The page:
Statistics on teen dating abuse
Each year, one in ten teenagers reports being the victim of teen dating violence.
According to the Centers for Disease Control, 23% of males and 14% of females surveys indicated that they had been part of a relationship that was violent or abusive.
Youths report emotional, physical and sexual abuse In 2012, the National Dating Abuse Helpline was contacted 39,938 times.
The 24-hour service is available at at 1-866-331-9474, or by texting "loveis" to 22522.
Each statistic includes a footnote citation for the original source, where you can find information about the methodology and a definition of terms.
Teenagers are diving into intimate relationships while still learning about the patience, communication, and trust required to make a relationship successful.
These findings, to be presented today in Honolulu at a meeting of the American Psychological Association, are the latest to shed light on a problem that has only come out of the shadows in recent years.
Researchers and educators eager to stop violent patterns early — and reduce abuse not only among teens but among the adults they will become — already are testing programs that teach younger children and teens how to have healthier relationships.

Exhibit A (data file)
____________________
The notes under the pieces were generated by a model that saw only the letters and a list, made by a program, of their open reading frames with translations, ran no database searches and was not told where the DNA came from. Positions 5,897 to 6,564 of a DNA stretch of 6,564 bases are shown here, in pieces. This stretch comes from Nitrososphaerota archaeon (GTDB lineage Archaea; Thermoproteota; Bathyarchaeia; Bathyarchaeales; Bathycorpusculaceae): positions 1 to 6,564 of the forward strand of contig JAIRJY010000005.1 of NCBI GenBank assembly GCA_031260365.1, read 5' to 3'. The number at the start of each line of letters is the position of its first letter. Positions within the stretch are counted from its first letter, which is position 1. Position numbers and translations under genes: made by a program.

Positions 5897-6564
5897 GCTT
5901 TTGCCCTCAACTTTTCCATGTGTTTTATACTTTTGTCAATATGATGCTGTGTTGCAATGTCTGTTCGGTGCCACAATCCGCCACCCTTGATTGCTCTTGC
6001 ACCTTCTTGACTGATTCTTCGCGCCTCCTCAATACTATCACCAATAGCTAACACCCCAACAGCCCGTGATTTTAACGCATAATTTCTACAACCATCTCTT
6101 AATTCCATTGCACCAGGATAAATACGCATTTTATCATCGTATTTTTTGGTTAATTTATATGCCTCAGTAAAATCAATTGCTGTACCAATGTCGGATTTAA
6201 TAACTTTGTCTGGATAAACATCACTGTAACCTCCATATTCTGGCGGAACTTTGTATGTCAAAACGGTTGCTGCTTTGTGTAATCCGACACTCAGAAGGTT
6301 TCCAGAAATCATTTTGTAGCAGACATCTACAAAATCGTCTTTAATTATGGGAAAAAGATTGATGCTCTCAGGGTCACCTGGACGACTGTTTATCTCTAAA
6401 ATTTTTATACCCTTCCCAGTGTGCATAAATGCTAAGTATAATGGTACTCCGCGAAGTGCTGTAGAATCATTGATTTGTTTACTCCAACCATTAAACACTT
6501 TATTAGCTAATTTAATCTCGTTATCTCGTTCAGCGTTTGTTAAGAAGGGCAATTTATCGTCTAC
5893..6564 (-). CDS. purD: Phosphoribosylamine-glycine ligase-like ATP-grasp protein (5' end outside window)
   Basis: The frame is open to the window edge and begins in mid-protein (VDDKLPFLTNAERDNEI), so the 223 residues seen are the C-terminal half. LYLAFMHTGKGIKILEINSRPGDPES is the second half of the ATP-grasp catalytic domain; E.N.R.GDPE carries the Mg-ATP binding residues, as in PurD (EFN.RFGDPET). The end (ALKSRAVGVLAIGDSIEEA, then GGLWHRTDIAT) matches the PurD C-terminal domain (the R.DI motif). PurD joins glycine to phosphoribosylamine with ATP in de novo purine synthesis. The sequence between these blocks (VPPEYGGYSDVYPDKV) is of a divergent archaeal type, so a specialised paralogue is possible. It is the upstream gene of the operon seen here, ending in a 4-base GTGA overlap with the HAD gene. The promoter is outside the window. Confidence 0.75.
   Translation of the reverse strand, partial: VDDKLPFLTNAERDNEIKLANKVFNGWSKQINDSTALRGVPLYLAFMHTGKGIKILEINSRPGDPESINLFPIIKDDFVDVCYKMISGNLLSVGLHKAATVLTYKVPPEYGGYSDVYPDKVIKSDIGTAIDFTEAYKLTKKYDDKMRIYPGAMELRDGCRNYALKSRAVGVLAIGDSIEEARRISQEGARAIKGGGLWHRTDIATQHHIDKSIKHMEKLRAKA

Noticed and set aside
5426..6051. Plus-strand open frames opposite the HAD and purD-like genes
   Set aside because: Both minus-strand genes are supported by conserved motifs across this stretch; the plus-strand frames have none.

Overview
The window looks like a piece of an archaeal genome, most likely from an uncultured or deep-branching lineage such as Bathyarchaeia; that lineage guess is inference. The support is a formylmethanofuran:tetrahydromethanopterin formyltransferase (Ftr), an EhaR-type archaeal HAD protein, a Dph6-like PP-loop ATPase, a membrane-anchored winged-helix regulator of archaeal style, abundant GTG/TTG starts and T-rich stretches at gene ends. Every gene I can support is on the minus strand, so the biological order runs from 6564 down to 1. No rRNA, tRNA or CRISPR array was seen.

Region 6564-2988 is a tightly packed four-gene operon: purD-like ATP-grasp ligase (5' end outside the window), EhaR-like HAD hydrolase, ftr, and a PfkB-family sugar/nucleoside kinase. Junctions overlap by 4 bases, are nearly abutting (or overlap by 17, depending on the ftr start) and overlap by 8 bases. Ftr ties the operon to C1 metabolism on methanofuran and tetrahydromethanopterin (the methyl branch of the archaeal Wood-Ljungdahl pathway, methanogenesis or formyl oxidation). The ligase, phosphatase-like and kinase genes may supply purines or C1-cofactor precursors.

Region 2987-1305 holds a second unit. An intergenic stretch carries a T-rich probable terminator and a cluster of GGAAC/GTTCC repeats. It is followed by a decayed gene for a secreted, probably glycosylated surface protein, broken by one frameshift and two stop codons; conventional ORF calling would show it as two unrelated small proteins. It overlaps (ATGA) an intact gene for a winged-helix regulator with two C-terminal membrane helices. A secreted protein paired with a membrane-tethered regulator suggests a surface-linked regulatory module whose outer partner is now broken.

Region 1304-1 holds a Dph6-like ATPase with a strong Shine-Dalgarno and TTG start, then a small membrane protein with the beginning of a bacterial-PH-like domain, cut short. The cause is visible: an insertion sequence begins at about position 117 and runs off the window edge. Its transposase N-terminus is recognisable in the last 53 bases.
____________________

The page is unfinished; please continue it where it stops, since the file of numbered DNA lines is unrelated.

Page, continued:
Additional new research shows teens who abuse their girlfriends and boyfriends often share a past as middle-school bullies.
TDV may include sexual violence including any kind of unwanted or forced sexual contact.
Sexual control may also include reproductive coercion where an abuser sabotages his partner’s birth control, forces pregnancy and/or determines the outcome of the victim’s pregnancies.
The primary data source we use is the National Crime Victimization Survey (NCVS), which is an annual study conducted by the Justice Department.
To conduct NCVS, researchers interview tens of thousands of Americans each year to learn about crimes that they’ve experienced.
In this page we use “dating” as an inclusive term covering the range of adolescent romantic relationships ranging from casual, episodic encounters to longer-term, committed relationships. TDV can include physical abuse—things like hitting, pushing, slapping, or strangling a dating partner.